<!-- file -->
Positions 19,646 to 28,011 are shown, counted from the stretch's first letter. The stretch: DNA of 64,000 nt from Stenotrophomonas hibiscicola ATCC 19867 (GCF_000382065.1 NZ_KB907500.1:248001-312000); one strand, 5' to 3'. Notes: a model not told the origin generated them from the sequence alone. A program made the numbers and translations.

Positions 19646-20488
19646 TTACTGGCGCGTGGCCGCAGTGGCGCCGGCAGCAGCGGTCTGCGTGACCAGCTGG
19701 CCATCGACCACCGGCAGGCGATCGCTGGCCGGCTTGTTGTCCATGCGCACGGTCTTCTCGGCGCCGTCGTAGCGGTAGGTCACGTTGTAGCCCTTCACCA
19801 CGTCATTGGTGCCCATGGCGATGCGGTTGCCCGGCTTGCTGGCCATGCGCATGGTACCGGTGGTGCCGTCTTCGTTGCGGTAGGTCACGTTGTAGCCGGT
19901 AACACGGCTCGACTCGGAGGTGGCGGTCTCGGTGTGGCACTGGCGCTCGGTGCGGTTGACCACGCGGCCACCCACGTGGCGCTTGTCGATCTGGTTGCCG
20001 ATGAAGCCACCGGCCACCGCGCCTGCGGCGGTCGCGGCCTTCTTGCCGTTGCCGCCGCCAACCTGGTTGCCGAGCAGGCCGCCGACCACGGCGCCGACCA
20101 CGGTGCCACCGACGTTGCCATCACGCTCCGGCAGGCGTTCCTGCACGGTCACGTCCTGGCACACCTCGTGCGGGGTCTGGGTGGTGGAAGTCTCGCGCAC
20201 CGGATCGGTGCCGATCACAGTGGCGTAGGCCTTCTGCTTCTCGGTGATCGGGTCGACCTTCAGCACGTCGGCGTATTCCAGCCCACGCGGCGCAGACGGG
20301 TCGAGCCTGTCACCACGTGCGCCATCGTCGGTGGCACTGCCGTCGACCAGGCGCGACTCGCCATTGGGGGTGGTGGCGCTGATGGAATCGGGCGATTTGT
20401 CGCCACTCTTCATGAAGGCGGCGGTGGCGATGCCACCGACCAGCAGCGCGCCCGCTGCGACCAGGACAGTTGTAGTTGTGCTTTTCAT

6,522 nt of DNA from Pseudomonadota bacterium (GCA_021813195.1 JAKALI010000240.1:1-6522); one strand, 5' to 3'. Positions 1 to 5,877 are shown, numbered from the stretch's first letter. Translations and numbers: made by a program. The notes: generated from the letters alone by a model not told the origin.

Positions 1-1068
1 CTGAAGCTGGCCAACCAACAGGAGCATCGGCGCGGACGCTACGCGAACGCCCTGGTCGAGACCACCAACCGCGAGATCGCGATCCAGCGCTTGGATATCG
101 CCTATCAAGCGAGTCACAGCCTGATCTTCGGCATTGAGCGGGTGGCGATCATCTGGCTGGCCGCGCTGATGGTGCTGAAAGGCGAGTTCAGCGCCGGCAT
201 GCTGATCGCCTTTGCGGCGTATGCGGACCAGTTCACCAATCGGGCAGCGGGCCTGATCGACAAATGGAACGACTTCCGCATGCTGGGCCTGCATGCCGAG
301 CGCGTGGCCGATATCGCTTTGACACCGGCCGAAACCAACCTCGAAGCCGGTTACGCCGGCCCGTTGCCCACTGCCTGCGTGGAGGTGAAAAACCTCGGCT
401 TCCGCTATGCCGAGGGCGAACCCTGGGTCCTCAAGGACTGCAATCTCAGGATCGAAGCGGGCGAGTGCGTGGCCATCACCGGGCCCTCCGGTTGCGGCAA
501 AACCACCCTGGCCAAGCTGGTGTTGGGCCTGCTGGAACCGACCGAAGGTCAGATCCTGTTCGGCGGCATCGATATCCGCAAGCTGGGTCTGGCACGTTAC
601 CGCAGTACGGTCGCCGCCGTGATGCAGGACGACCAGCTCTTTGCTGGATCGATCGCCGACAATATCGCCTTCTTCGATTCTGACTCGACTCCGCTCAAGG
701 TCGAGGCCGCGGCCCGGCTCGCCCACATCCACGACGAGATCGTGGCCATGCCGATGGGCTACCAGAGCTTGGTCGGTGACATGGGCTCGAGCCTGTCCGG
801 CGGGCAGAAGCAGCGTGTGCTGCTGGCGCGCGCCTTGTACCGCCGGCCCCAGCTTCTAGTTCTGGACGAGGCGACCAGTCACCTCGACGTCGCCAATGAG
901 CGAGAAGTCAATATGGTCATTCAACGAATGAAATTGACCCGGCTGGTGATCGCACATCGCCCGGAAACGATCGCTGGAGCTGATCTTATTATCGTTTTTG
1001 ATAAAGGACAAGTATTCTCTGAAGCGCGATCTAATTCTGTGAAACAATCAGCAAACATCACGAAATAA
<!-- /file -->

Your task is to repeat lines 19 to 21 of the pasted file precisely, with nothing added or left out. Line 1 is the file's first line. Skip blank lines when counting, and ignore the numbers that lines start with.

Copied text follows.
501 AACCACCCTGGCCAAGCTGGTGTTGGGCCTGCTGGAACCGACCGAAGGTCAGATCCTGTTCGGCGGCATCGATATCCGCAAGCTGGGTCTGGCACGTTAC
601 CGCAGTACGGTCGCCGCCGTGATGCAGGACGACCAGCTCTTTGCTGGATCGATCGCCGACAATATCGCCTTCTTCGATTCTGACTCGACTCCGCTCAAGG
701 TCGAGGCCGCGGCCCGGCTCGCCCACATCCACGACGAGATCGTGGCCATGCCGATGGGCTACCAGAGCTTGGTCGGTGACATGGGCTCGAGCCTGTCCGG